Which has a better burger, your local burger spot or McDonald’s?
If it was just about the product or service, your favorite hamburger joint would be a mega franchise and McDonald’s would have stayed as one location. But we all know that the world doesn’t work that way, and Joe’s Burgers won’t be competing with McDonald’s any time soon. My father, Chet Holmes, taught that having a successful business is not solely based on your product or service, it’s about the 12 key areas you need to master for growth.
My mastery training in the Chet Holmes Method started with Chet Holmes as a Dad. I remember my first lemonade stand. It wasn’t just a sign saying “Lemonade.” It was a sign saying, “The Best Lemonade You’ve Ever Had.” I remember asking my father why it would be the best ever, and all he said was, “Trust me.” He was right. The amount of people who stopped to get my lemonade quadrupled. They stopped because they were either:
A. hot and thirsty (they probably would have stopped regardless)
B. impressed that a nine-year-old had the gumption to sell “The Best Lemonade Ever” on the side of the road.
There were instances in my life where learning from my father resulted in unusual success. Within the music industry there are many similarities between artists and CEOs of companies. As a previous singer songwriter, I traveled from gig to gig playing my songs everywhere and anywhere I could (Pig Headed Discipline™). Sometimes I worked just for tips and CD sales. Many artists frowned on working for tips, but there was a point where I knew that at every gig I played, I would close 90% of the room to buy my CD. I was the only artist in my network that actually made significant money that way. Of course, we are all aware that the life of an artist is a difficult one, rarely filled with financial rewards, but you might be surprised to hear that it’s not too different in the business world. A recent survey by The Federal Reserve Bank of New York found that 66% of firms operate at a loss. (Small business credit survey, The Federal Reserve Bank of New York)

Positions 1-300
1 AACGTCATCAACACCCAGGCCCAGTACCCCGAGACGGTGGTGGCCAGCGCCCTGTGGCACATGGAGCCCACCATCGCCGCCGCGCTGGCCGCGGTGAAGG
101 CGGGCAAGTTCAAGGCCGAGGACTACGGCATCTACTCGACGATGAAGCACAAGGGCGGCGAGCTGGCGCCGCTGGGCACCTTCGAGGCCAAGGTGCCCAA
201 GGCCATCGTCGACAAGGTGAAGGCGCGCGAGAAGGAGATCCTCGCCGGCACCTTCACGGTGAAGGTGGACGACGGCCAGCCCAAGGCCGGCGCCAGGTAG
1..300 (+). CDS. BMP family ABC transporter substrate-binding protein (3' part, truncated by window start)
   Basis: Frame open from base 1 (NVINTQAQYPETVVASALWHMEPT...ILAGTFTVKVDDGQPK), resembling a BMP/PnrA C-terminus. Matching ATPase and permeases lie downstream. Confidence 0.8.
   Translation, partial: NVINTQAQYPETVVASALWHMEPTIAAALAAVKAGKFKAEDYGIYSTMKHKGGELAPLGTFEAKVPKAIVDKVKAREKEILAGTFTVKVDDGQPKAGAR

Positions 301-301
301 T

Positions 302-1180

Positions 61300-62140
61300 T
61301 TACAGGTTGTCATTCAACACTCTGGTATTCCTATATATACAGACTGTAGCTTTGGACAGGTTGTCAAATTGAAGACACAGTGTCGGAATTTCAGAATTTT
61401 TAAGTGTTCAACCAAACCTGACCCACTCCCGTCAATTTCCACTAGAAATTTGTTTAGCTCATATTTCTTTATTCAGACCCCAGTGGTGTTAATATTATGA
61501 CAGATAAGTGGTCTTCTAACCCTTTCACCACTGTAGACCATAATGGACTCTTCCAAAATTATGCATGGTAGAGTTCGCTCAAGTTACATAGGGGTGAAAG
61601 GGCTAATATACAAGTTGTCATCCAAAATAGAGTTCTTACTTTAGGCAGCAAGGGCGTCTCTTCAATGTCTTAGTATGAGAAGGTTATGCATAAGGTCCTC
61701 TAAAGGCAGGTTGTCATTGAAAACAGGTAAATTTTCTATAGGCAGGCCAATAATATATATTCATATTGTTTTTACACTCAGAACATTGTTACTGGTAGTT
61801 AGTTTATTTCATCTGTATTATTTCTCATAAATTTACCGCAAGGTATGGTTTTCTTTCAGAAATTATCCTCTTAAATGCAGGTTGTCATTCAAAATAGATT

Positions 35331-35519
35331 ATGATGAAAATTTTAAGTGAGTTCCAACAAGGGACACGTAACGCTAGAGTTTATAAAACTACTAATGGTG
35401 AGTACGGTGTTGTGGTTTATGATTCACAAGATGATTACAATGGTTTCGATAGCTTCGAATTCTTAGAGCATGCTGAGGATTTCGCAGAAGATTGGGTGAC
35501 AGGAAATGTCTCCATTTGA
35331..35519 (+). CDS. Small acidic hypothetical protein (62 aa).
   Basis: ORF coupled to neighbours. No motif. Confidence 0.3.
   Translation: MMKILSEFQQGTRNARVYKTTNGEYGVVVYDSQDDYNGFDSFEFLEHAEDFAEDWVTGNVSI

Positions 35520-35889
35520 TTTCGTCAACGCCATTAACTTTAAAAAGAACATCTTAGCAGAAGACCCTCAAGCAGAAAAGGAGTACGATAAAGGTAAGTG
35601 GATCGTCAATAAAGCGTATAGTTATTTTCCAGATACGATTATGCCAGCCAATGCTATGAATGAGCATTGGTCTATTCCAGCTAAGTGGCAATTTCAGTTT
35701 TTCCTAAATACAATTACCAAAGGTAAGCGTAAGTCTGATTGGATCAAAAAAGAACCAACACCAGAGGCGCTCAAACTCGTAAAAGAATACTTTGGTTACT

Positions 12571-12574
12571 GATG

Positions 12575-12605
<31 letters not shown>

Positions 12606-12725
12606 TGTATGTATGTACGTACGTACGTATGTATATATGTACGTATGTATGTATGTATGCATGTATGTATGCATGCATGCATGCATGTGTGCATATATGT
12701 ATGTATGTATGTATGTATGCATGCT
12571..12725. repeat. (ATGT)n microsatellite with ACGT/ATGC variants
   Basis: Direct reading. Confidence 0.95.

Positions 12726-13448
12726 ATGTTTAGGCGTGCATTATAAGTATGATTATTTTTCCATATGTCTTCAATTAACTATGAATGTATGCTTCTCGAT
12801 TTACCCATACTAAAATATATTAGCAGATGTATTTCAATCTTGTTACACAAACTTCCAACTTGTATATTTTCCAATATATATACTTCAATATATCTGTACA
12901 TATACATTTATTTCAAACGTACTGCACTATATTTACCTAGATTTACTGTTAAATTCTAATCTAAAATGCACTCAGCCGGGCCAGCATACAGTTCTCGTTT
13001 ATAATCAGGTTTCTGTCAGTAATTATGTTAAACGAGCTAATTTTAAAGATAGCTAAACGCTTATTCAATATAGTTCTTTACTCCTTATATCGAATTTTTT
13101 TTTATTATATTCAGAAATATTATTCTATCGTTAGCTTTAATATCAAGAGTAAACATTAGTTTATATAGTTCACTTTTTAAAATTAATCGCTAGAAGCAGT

So why did I see monetary success unlike many of my fellow musicians? And how does it relate to your business? Let me explain.
I used to tour with a girl that was a far greater musician than me. She played the piano like an angel from heaven. Her songs were clever and catchy. We went from gig to gig together, and when we first started out, she would get up on stage and her set was just song after song after song. Her songs were beautiful, but they didn’t result in many tips. Then I would get up on stage. I couldn’t help myself. A lifetime of Chet Holmes’s personal instruction came out. The first thing I would do was get the names of random people in the crowd. I would learn as many names as possible, and then the rest of my set would be a full dialogue back and forth with the audience— a.k.a. my potential buyers. Then, not only would I build rapport with the people, I would introduce everyone to the one and only – my tip jar. I would actively talk about my love affair with the tip jar throughout the entire set. In the end, they bought my CD. AND they left a tip.